Right now, “we don't have enough money to maintain them, much less upgrade them to current standards,” he said.
Northwest Ohio has it relatively easy because hilly terrain elsewhere in the state makes road widening more challenging, Mr. Sprowls said. But many local roads are paralleled by deep drainage ditches, which create their own engineering problems, and a few northwestern counties rank among those with the highest percentage of bridge deck area rated 4 (poor) or worse.
Wood County's 30.4 percent poor rating is sixth highest in the state, and the 139,121 square feet of bridge deck involved is second only to Cuyahoga County, according to engineers' association statistics.
The Bradner bridge is one of a half-dozen or so that are 100 years old or close to it, and Wood County is chock-full of concrete bridges built just after World War II that have reached the end of their normal lives, Mr. Allion said.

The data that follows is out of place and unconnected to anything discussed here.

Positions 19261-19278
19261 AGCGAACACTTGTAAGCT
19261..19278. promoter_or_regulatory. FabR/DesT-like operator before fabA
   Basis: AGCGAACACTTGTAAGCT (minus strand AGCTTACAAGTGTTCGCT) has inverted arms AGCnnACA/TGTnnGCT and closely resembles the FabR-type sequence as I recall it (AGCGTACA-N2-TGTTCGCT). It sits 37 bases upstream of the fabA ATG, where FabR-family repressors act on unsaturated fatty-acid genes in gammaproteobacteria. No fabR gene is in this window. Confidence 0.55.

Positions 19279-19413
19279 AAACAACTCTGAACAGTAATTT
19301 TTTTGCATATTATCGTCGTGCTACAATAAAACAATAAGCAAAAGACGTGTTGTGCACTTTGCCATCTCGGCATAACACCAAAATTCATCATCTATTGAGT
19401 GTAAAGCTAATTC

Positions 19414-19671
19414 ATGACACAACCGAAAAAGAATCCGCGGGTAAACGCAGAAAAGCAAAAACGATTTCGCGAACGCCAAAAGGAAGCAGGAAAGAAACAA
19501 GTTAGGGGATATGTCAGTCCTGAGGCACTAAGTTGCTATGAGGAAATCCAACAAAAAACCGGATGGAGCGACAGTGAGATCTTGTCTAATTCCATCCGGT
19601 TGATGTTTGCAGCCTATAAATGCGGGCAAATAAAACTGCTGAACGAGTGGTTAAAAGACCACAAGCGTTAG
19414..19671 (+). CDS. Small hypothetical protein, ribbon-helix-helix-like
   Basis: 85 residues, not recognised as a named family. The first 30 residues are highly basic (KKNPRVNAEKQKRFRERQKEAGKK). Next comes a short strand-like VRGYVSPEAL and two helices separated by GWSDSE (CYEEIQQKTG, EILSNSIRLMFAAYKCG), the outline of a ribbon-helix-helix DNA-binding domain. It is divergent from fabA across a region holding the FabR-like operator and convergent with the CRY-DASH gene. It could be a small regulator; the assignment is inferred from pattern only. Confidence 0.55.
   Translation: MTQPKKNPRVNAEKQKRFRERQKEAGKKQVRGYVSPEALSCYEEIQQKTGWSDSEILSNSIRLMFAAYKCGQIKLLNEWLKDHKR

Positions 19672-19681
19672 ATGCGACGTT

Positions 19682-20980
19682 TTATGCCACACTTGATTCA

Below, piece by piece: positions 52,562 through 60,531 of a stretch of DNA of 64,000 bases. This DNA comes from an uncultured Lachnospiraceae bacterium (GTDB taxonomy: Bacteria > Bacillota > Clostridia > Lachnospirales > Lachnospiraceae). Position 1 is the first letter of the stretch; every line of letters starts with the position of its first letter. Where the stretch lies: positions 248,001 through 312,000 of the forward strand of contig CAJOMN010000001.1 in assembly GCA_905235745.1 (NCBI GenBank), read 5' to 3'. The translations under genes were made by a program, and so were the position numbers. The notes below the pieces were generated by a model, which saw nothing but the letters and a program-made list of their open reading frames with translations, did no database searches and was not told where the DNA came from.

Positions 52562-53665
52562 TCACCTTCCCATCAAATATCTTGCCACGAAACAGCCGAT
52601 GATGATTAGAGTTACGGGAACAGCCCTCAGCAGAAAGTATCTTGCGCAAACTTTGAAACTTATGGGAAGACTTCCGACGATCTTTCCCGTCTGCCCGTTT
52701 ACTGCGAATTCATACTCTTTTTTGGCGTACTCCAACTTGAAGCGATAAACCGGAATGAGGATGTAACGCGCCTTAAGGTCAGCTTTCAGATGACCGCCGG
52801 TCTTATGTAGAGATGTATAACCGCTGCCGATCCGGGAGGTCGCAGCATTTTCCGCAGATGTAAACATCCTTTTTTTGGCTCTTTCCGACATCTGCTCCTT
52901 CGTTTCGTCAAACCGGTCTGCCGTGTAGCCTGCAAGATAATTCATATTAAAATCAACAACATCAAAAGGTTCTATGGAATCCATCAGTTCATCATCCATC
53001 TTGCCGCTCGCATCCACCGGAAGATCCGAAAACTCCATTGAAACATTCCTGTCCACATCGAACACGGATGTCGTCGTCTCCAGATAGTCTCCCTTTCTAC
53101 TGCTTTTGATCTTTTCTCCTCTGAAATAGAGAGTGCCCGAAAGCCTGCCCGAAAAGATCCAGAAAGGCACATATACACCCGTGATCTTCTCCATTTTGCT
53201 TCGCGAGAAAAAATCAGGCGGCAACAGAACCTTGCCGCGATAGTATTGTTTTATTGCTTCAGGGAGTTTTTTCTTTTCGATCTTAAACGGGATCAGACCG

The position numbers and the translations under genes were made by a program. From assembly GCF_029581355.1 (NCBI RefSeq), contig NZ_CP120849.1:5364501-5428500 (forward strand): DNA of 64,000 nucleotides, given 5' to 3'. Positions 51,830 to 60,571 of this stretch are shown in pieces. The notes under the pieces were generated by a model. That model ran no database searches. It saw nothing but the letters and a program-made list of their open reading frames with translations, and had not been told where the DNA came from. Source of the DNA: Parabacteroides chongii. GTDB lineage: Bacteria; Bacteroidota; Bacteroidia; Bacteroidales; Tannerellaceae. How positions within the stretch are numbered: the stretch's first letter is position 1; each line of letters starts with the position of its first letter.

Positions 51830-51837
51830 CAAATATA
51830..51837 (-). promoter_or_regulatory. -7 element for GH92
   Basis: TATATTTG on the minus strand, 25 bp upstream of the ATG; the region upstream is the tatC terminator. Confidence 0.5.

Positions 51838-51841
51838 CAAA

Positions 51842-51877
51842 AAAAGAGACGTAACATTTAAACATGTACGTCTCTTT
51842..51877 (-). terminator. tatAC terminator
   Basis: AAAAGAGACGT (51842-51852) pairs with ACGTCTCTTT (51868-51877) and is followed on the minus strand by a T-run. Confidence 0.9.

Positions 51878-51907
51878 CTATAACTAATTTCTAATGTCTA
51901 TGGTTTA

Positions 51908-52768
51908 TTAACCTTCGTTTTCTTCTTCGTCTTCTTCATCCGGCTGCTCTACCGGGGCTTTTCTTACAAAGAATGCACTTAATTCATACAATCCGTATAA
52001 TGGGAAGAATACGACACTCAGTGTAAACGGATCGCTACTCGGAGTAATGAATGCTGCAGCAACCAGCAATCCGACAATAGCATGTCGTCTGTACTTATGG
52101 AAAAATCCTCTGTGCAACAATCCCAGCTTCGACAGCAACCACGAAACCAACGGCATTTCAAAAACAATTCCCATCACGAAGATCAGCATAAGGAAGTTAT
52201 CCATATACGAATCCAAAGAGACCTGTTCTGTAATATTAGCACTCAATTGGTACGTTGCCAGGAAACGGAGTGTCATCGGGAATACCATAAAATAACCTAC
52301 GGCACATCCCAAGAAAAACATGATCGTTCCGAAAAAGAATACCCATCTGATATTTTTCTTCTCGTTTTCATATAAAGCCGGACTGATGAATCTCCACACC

“Usually, if you can get a 50-year life out of a concrete bridge, you're doing quite well,” he said. “We have about 100 to do in the next 10 years, so it will be a challenge. Anything that increases our revenue will help.”
Defiance County Engineer Gaylon Davis said his county's relatively poor bridge rating is attributable to three large bridges that are programmed for repair.
“We have the Maumee, Tiffin, and Auglaize rivers coming together here, and we have part of the St. Joseph River too,” Mr. Davis said. “Those cause us to have larger bridges, and when you get those larger bridges, they skew the results.”
But if the governor's proposal passes the state legislature, he said, “We will be funded adequately to accomplish our needs. That will make a big difference for many, many counties in Ohio.”
Not everyone is looking forward to the day that the Bradner Road bridge is replaced with a modern span, however.
“I like the classic bridge,” said Jennifer Schuerman, who lives nearby on Elmore Road. And while the weight restriction forces her husband on a longer route when he trucks corn to market, she said, “It keeps the traffic off Bradner Road.”